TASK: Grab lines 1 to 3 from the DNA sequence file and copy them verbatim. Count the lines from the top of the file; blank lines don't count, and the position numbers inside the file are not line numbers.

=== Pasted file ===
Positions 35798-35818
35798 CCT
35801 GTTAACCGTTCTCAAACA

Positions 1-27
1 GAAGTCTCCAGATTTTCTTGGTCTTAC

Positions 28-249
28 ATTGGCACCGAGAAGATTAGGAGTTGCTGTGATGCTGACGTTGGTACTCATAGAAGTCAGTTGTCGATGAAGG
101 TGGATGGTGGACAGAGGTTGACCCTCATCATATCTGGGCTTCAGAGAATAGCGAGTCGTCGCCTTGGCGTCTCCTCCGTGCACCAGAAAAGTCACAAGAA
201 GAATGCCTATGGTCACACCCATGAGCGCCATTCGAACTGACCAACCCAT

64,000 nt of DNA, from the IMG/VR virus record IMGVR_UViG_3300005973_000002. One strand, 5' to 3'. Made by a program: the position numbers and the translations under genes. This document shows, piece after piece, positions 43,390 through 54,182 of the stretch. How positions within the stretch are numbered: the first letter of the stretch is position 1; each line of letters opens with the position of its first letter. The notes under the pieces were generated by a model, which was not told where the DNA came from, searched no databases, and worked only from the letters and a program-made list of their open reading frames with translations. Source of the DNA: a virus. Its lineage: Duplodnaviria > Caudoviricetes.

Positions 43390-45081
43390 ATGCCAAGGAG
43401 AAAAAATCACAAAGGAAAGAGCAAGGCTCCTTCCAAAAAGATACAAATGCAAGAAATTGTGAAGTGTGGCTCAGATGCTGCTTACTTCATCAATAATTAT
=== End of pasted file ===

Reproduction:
Positions 35798-35818
35798 CCT
35801 GTTAACCGTTCTCAAACA